Would one of Condi’s deputies lie to Congress about Indian companies who supplied missile technology to Iran in order to win approval of Chimpy’s “nukes for manoges” deal?
To coin a phrase, Sadly Yes.
The State Department intentionally kept Congress in the dark about two Indian firms that sold missile parts to Iran before a major House vote approving a U.S.-India nuclear deal, two Southland lawmakers are charging.
In a letter this week, Reps. Howard Berman, D-Van Nuys, and Dana Rohrabacher, R-Huntington Beach, accused a top State Department official of providing “highly misleading if not intentionally deceptive” testimony on the topic.
Frank Record, acting assistant secretary of state for nonproliferation, insisted at a June 20 hearing before the House International Relations Committee that he did not recall if a long-overdue biannual report to Congress included information about India.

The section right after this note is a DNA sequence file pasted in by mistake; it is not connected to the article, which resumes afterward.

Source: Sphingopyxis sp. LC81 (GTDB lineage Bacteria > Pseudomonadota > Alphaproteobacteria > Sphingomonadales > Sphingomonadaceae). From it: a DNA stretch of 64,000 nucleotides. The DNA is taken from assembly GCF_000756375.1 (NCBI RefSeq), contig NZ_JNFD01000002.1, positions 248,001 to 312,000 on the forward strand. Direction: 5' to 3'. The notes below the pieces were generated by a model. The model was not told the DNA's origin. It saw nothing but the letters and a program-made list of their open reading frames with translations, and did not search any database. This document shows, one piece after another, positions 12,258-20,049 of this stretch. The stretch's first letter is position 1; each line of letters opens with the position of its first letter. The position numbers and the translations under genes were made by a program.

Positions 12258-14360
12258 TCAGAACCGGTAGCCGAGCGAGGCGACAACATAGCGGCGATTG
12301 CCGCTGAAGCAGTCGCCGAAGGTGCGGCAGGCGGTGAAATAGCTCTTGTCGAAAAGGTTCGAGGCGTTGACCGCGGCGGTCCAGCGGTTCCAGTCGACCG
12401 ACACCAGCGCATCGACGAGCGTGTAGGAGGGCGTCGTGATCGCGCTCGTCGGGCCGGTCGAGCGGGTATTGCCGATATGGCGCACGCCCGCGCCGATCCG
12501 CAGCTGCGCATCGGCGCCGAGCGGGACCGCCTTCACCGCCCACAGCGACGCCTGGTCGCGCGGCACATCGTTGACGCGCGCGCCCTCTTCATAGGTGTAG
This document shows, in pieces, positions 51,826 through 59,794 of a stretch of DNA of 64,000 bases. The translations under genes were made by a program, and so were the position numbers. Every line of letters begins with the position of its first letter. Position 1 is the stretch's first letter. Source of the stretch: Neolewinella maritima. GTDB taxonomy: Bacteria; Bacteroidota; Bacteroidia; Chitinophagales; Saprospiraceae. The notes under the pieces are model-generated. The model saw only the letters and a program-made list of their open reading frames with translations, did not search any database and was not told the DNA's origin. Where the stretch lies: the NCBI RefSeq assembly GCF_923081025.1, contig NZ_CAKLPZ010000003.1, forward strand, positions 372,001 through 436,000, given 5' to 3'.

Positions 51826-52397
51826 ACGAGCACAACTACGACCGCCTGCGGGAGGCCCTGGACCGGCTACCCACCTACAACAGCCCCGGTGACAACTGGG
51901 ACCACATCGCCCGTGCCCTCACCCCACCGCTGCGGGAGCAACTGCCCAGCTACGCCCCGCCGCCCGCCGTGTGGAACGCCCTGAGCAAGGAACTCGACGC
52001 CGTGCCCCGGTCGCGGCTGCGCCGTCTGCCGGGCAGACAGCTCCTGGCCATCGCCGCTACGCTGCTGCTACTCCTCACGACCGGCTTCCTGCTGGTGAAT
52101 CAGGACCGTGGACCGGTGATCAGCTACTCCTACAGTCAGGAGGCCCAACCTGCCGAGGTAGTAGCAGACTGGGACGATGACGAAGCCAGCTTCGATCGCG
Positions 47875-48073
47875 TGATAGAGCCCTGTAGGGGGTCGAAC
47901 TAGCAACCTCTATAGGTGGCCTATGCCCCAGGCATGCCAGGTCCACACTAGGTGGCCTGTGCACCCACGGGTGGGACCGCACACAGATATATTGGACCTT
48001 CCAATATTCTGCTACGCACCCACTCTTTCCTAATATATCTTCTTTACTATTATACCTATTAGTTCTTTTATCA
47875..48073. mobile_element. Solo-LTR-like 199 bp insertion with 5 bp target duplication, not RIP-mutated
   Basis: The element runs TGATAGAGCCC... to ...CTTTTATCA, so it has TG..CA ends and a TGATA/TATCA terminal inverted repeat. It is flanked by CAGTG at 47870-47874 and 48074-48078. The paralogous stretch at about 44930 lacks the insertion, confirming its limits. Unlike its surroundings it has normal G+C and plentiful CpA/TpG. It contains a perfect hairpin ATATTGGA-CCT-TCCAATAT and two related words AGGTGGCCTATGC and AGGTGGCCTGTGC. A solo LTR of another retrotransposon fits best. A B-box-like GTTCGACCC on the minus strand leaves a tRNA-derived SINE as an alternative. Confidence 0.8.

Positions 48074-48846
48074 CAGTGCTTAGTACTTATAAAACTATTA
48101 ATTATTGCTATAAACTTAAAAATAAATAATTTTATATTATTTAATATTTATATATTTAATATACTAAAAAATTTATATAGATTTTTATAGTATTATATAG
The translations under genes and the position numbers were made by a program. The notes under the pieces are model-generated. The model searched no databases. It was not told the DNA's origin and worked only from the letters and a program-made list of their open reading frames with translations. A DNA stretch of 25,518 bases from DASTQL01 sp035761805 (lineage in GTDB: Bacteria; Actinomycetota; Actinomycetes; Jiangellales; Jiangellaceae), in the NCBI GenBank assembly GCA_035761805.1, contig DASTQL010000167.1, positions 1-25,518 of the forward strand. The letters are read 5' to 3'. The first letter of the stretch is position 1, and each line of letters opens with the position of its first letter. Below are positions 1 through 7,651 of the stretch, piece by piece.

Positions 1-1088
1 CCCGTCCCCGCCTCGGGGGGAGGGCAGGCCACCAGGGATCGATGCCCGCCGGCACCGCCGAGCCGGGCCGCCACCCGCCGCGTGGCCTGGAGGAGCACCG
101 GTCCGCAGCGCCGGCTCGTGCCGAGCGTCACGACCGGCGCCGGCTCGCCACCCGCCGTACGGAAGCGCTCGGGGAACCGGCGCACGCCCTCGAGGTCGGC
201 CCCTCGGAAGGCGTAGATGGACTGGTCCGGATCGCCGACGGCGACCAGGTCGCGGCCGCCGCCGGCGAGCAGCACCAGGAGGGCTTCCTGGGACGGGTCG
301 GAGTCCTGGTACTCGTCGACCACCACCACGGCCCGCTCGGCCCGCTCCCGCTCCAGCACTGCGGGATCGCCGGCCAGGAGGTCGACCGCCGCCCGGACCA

The report was expected to detail entities that had supplied nuclear materials to Iran.
But one day after a July 26 House vote approving U.S. plans to sell nuclear technology to New Delhi, the administration revealed it planned to sanction two Indian companies for dealing with Iran.
“We find it difficult to escape the conclusion that Department officials deliberately withheld this critical report until after the House considered the India nuclear legislation,” Berman and Rohrabacher wrote.
“Sadly,” they added, “we also find it very hard to believe that the acting assistant secretary of the bureau responsible for writing the report was not aware only one week before its release, when a final draft must have been under review that it would name Indian entities.”